Some Waits Just Need Ignoring

Paul Randal explains that not all SQL Server wait types are pernicious:

Wait statistics analysis is one of my favorite things to talk about because it’s so incredibly useful for performance tuning and can dramatically shorten the time it takes to zero in on the root cause of a performance problem. But you have to do it correctly. You can’t just do a SELECT * FROM sys.dm_os_wait_stats. Various people have published scripts online to aggregate and display wait statistics in an actionable way, and my script is one of the most popular (latest version is always in this post).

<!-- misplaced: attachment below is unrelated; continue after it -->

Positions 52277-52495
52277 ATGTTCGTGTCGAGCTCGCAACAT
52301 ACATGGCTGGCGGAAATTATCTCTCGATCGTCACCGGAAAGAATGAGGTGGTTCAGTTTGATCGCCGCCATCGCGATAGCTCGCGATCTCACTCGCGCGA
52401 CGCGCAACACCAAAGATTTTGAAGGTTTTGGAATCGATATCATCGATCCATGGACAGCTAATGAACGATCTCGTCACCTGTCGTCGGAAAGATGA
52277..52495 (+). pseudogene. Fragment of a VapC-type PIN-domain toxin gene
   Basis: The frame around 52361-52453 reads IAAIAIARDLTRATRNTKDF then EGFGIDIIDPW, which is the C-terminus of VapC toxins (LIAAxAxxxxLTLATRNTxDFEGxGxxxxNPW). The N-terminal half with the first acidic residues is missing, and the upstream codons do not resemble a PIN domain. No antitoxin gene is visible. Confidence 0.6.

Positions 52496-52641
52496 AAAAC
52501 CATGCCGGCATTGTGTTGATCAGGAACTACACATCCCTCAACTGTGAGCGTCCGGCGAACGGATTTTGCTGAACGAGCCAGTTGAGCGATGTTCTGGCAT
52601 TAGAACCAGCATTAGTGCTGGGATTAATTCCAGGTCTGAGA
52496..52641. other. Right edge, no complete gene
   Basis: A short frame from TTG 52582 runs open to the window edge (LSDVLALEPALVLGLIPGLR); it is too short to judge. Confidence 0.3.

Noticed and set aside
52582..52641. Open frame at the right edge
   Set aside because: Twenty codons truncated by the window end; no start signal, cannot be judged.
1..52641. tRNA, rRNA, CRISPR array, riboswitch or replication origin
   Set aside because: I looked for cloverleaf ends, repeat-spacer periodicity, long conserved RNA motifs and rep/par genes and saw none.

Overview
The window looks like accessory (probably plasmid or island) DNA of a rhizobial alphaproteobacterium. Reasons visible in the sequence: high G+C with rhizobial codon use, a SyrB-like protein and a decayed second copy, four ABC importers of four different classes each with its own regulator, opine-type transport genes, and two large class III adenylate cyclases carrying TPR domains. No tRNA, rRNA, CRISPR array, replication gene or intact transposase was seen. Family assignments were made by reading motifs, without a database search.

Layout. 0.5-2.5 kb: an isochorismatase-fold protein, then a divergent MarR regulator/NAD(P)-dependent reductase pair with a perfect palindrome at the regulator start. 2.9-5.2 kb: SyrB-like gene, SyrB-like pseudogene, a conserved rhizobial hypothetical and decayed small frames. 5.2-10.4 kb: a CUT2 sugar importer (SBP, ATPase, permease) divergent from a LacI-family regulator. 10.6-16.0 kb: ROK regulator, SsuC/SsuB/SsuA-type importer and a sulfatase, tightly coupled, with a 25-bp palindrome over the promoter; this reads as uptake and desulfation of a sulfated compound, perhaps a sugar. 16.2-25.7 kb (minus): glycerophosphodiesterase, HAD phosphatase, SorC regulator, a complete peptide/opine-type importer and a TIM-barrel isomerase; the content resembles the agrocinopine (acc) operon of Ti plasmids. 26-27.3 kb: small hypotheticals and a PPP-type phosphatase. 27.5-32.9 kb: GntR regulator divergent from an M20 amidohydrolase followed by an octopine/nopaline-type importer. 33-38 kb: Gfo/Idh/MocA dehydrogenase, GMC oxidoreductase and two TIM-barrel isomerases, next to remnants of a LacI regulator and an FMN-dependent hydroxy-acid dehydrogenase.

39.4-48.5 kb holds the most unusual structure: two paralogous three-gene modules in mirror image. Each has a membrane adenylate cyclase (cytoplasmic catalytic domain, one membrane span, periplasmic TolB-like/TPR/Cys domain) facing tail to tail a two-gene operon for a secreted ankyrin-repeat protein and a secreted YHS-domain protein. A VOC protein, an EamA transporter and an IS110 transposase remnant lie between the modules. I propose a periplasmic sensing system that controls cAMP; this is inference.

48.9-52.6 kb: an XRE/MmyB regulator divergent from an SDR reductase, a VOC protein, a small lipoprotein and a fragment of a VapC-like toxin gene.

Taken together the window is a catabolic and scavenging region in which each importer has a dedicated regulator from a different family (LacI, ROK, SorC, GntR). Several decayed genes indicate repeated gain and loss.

One question I’m often asked is why does my script have a list of wait types that it specifically filters out? The answer is that those wait types are what I call ‘benign’ – they’re usually not a problem but happen frequently enough from regular SQL Server operations that they would show up as the top waits and so would obscure the waits that you can do something about.

Read on for the rest of the story.

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Taking Action With Wait Stats

Aaron Bertrand lays out a course of action (or inaction) when dealing with the most common wait types in SQL Server: I started going a little further than this, mapping out some of the more common wait types, and noting some of the properties they shared. Translated into questions a tuner might have about a […]

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